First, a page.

By VICTORIA SHERROW
As children’s writers, we hope to pull our readers into a story and keep their interest from start to finish. One important tool for achieving that goal is called “show; don’t tell.” By showing what characters experience moment-to-moment, we help readers feel like they are THERE with the characters, sharing the experience. “Show; don’t tell” helps us write lively scenes rather than just giving readers a bland list of facts or background information about characters, settings, and events.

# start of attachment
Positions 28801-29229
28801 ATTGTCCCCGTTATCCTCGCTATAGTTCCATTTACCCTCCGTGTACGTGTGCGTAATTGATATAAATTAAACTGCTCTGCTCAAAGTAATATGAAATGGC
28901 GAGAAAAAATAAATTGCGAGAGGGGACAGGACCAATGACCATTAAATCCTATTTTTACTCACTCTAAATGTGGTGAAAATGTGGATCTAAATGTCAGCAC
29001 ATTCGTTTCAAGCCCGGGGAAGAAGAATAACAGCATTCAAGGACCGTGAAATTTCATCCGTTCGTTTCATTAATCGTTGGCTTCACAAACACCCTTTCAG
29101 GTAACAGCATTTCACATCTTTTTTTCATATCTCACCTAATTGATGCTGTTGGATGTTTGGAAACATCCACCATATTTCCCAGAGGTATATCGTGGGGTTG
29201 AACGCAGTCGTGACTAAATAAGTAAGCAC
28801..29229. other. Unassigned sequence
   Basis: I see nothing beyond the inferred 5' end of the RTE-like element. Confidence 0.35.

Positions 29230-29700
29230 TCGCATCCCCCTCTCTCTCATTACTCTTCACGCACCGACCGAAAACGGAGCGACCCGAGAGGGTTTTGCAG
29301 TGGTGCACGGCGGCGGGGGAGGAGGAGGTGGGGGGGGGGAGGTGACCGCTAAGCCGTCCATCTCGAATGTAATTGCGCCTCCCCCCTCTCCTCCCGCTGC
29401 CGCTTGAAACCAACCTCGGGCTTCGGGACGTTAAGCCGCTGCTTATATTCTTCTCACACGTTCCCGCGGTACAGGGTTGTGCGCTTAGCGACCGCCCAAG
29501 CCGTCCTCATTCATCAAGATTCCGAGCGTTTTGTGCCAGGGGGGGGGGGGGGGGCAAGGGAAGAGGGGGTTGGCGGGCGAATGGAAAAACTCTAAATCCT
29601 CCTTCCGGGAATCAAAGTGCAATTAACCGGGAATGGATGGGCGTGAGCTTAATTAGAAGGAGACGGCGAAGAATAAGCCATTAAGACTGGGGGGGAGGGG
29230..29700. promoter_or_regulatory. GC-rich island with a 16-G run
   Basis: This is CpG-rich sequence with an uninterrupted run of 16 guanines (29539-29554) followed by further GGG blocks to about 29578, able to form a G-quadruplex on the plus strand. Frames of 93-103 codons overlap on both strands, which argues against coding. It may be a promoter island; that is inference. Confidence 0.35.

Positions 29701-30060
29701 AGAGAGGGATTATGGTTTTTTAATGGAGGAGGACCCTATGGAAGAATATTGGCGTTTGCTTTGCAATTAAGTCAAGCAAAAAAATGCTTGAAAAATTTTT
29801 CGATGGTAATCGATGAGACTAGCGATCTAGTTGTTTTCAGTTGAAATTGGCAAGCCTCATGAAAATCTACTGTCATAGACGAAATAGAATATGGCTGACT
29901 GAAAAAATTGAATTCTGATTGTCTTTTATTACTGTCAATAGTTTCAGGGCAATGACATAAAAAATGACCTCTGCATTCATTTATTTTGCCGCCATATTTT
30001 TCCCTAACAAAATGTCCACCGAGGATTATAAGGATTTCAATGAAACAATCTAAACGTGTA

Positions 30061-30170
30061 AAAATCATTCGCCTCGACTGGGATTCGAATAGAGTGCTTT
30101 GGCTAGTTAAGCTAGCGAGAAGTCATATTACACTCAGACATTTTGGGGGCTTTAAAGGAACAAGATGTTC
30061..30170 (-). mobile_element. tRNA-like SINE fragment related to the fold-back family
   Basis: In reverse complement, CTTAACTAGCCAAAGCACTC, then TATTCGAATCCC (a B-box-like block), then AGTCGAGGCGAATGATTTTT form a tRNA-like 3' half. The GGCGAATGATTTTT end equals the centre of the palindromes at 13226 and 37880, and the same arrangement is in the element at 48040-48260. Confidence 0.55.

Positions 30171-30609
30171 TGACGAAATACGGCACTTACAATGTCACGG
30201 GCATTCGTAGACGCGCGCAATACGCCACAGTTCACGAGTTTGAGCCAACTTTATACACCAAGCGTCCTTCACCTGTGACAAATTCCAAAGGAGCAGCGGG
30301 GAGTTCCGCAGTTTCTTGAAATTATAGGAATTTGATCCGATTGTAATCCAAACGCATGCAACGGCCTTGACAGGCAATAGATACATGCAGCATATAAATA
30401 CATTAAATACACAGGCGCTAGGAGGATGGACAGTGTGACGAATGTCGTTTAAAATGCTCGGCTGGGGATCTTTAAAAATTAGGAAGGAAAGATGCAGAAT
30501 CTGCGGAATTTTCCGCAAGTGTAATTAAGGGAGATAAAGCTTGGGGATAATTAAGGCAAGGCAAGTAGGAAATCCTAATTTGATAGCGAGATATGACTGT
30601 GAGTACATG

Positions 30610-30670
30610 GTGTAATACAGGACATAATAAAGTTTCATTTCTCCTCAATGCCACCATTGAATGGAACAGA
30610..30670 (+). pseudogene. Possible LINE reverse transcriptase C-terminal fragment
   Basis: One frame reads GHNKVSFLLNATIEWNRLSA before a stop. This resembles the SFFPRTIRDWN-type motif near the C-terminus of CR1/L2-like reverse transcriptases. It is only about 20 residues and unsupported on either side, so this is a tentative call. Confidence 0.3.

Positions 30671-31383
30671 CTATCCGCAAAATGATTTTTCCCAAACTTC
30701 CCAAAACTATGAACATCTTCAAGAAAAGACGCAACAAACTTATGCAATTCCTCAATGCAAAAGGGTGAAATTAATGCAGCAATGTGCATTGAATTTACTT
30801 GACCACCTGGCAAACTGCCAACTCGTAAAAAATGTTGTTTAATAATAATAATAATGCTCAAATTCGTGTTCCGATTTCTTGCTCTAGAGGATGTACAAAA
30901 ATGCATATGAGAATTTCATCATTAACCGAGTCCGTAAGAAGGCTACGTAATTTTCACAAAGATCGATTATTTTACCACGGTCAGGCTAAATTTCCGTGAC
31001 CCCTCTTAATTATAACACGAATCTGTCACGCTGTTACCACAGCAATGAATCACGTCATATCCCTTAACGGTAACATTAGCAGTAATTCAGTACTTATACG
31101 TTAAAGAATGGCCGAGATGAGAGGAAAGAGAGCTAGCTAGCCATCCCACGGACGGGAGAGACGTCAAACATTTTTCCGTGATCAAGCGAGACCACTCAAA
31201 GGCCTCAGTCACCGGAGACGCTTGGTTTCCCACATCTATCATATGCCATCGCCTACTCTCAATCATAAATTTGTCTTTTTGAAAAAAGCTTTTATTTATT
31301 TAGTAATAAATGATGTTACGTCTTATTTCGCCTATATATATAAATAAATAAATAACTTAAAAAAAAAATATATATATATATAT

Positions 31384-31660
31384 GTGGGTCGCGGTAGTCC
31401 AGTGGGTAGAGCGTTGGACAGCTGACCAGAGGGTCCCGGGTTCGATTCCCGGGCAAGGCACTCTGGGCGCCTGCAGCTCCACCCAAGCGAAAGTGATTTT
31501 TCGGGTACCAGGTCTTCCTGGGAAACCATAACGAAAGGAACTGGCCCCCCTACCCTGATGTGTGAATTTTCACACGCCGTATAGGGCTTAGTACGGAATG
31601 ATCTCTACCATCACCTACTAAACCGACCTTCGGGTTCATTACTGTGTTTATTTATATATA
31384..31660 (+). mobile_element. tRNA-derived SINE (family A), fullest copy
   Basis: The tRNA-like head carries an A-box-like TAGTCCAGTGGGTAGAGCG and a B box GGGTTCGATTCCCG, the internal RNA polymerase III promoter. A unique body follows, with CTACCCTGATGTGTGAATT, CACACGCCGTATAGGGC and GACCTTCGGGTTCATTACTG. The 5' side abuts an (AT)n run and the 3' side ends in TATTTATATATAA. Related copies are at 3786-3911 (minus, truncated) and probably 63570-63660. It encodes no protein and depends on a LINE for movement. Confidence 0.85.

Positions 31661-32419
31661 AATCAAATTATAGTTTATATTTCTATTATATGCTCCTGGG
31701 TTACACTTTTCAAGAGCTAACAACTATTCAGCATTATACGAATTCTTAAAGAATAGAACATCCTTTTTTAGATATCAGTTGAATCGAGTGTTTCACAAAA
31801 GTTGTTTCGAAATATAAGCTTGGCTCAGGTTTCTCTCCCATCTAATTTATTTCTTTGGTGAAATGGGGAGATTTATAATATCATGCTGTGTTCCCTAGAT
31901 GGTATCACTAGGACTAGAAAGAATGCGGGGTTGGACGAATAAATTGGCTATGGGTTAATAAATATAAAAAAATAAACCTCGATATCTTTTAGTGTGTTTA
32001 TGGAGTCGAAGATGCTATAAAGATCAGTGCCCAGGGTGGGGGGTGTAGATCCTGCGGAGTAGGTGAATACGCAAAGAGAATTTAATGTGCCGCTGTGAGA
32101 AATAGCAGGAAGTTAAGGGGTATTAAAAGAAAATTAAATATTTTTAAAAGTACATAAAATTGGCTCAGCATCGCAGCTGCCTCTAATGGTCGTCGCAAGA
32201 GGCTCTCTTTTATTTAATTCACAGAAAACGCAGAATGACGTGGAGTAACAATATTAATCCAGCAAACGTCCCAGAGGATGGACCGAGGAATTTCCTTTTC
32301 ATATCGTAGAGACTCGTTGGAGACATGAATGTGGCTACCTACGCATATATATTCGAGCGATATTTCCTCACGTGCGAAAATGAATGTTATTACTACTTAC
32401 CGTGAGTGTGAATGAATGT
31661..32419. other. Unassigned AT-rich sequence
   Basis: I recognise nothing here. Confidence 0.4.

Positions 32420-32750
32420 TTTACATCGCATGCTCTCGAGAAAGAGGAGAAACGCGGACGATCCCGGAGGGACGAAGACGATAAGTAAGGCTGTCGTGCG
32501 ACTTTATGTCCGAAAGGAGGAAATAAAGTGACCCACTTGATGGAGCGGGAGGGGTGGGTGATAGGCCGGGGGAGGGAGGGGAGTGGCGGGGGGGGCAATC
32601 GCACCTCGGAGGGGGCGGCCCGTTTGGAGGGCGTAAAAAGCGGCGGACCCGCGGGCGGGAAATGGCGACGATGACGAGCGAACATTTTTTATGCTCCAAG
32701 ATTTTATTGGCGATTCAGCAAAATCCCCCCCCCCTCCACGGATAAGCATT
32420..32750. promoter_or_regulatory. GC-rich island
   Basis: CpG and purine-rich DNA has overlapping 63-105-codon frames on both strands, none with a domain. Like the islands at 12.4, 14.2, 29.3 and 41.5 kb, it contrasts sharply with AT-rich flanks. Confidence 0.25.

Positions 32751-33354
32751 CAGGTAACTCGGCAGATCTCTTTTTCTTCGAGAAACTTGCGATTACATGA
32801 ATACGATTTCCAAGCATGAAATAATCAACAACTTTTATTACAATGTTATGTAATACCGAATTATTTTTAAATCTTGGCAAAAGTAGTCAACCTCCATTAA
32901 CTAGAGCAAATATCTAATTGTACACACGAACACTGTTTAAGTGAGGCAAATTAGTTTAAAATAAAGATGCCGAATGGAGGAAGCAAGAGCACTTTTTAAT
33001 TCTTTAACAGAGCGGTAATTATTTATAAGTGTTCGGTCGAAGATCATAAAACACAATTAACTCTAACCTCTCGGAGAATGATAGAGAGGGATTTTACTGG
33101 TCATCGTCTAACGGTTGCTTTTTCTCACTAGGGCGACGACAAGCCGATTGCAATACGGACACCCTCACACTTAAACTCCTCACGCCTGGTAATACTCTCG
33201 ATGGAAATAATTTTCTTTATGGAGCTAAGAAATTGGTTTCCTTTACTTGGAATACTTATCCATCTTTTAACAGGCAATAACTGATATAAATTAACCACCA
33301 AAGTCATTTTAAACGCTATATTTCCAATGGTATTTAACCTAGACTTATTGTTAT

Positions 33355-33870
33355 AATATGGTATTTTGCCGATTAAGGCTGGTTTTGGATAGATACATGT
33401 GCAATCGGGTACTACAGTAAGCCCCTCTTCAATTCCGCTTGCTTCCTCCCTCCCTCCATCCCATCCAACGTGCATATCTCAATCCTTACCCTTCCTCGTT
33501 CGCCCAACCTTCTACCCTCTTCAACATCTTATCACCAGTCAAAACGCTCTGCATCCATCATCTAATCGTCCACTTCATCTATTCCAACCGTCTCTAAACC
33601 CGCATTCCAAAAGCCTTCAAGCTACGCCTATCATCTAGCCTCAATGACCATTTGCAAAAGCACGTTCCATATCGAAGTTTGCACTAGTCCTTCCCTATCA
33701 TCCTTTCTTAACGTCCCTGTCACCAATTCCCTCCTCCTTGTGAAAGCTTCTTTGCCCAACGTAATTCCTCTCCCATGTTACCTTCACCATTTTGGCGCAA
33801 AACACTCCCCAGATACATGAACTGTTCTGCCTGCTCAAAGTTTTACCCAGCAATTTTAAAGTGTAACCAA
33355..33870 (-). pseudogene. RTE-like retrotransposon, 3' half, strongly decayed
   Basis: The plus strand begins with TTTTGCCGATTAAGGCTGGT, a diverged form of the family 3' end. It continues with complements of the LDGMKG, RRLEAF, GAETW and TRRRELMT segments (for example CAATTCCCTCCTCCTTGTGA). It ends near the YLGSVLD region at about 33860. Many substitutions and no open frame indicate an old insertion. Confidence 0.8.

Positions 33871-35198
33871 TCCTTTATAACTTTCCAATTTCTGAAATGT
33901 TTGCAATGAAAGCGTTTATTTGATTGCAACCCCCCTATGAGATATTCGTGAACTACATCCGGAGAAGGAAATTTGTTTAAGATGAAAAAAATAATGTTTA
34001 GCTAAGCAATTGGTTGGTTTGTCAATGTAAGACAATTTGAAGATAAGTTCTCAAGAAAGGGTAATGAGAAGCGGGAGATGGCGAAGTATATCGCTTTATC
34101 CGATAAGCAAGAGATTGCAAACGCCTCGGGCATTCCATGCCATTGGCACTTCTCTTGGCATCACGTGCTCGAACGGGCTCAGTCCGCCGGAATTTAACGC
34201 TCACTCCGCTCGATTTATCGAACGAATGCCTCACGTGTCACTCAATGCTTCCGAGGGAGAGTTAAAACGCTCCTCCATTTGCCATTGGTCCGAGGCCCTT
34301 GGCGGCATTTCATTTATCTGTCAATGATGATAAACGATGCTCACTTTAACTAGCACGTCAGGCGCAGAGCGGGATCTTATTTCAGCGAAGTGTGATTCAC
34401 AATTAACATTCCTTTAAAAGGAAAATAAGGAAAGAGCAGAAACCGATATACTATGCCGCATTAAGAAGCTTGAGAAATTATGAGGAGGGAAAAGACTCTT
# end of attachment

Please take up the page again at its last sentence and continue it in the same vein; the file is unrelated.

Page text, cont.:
Here’s an example based on one of the writing exercises I use in my workshops. The first is a series of fact statements that lack “show; don’t tell”:
Inside the Traynor home, 11-year-old Jason was working on his school science project. The project was due the next day. Jason had not planned ahead and didn’t have the materials he needed to finish. He was worried.